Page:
Recently, I traveled to the Bahamas with my husband on a business trip. I know that people travel daily, but I do not usually travel by plane as I am an elementary school technology teacher. It was a treat to travel for me but required a lot of preparation. Once we arrived in the 80 degree weather, I knew that it had been worth it to make the sub plans, pack the bags and fly. As a teacher, I prepare students for daily journeys into the unknown. I feel rewarded for facilitating their experiences with technology which opens up new possibilities for them to communicate, create, collaborate and critically think.
I used an app with my first graders today called Collins Big Cat: Around the World Story Creator. It gives wonderful scenery, animals and objects for students to use when creating their own story. I began the lesson by having the app read the story “Around the World ” by Anne Wilson and James Carter aloud to students. They would guess where the animated plane would fly to next. I showed them on an actual globe where each continent was located. They were able to collaborate on shared iPads and plan their own story about where they would go if they traveled on a plane around the world. The picture above is a screenshot that I took of a student’s page in his group’s book. He was motivated to choose the scenery then type the text on the iPad. I love the choices in this app and how it allows students to build upon a picture book that can be read to them. The words that the little boy wrote in the picture above resonated with me because there are truly many places to be in the world including at the edge of the unknown. My fifth graders later in the day went to tutorials as a part of the Hour of Code and explored many new places in the world of coding! Most of them had never coded before so they became explorers into new worlds! See my pictures and description below of their experiences with coding on the iPads!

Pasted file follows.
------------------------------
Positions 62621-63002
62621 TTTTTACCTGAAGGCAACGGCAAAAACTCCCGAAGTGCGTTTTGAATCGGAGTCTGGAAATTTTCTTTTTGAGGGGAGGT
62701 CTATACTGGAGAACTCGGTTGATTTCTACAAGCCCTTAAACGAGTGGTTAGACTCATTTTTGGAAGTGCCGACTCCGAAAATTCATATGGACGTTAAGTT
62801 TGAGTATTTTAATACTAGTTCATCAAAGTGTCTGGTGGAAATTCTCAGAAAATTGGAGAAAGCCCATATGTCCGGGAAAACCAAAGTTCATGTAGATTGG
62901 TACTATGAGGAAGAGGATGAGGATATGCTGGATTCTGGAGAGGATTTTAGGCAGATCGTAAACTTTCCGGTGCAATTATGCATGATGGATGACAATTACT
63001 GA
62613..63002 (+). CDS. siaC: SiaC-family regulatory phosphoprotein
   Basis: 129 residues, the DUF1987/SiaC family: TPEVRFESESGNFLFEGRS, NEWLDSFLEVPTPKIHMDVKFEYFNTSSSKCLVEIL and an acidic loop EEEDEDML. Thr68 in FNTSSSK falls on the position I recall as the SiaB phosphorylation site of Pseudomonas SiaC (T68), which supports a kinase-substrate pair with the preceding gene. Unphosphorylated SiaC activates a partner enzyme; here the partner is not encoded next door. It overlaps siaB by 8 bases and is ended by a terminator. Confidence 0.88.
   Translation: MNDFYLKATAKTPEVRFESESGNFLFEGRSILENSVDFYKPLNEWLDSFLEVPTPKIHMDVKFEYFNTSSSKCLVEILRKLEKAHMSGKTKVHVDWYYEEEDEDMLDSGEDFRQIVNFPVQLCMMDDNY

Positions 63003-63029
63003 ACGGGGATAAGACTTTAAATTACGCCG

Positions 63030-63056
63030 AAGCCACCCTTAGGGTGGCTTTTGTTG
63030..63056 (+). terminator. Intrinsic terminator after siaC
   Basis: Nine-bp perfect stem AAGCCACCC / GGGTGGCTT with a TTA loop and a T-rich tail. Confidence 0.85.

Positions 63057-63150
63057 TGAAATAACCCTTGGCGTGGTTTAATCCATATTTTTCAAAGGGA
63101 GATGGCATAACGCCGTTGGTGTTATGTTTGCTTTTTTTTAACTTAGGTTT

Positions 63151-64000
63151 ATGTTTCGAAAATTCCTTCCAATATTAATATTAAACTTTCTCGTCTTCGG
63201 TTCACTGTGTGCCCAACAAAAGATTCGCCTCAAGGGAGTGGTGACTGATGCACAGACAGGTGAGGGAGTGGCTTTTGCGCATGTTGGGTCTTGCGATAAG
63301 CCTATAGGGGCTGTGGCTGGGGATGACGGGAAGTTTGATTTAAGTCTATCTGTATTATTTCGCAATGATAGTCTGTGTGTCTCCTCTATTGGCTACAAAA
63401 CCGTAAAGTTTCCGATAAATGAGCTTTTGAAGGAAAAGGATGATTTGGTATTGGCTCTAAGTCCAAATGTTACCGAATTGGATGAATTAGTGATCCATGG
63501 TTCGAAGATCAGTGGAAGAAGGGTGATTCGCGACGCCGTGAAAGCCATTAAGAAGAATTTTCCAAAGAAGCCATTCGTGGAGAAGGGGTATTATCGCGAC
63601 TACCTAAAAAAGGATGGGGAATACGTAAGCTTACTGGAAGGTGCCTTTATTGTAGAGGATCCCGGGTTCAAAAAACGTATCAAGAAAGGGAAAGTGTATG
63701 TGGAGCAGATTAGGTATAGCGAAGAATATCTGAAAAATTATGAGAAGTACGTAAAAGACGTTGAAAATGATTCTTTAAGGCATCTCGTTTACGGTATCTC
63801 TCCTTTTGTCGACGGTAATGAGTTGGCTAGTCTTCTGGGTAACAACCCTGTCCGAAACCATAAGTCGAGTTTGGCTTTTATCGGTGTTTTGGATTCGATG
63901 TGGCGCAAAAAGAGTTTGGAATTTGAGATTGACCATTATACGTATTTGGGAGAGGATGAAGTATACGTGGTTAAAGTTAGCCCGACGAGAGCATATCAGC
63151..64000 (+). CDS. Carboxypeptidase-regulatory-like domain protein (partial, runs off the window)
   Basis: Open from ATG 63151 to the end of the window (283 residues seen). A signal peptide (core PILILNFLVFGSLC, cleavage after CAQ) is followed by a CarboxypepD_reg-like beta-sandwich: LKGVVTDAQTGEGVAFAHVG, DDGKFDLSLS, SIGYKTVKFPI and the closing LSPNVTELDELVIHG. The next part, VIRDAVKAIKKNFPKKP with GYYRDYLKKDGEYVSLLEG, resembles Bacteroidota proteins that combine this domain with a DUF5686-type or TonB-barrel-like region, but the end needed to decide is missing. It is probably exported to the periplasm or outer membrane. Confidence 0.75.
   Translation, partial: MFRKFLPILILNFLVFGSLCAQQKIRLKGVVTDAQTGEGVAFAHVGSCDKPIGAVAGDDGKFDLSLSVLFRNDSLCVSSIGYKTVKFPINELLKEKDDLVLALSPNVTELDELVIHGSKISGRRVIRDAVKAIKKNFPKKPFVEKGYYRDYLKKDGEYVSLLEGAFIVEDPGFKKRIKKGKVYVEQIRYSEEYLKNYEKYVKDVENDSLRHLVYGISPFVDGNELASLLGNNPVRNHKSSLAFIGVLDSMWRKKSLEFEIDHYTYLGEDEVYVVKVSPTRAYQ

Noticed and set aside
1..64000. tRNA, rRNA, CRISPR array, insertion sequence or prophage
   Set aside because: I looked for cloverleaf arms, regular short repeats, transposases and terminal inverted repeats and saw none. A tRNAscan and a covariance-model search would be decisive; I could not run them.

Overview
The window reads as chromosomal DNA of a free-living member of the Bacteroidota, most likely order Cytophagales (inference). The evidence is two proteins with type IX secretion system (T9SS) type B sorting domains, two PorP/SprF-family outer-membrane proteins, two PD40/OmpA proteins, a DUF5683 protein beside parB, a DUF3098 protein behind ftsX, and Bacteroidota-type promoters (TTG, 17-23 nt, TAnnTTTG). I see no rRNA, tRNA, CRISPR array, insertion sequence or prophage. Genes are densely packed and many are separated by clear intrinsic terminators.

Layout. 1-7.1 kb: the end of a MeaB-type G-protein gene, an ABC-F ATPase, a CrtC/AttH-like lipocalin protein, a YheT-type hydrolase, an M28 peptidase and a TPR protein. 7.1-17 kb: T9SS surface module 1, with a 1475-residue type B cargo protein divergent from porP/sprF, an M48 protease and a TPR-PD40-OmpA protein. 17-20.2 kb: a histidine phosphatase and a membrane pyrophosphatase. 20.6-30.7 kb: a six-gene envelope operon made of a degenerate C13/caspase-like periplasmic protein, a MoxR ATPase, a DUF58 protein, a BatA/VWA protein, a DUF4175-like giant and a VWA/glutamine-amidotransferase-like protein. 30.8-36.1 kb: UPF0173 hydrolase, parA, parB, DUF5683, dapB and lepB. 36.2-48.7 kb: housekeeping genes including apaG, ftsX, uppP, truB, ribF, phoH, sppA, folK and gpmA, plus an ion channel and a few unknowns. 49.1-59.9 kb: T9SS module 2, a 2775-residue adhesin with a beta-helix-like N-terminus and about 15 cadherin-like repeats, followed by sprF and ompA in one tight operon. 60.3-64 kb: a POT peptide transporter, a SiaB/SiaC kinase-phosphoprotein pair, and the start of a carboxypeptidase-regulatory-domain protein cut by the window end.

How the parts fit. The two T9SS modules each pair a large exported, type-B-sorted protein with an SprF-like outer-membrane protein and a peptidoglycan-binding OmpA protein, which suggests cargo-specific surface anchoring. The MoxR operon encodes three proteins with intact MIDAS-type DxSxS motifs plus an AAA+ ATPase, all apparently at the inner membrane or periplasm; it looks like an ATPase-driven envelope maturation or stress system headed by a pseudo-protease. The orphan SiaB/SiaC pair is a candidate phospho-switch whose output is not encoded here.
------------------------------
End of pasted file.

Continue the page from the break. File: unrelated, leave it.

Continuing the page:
I have also been introducing my students to the Hour of Code to get them excited about computer programming. This movement which began in the USA has already reached 11 million students who have visited code.org to learn how to code. I took pictures of my students’ iPad screens as they worked through the levels of a tutorial on how to program an Angry Bird and Zombies through a maze by using conditions and loops. Students loved getting to figure out how to maneuver the characters through the maze. Mistakes were made at times and frustrations arose, but my students persevered and were able to reach the 20th level and receive completion certificates. They were so proud! I felt confident that their experiences would lead them to having continual interest in other programming possibilities.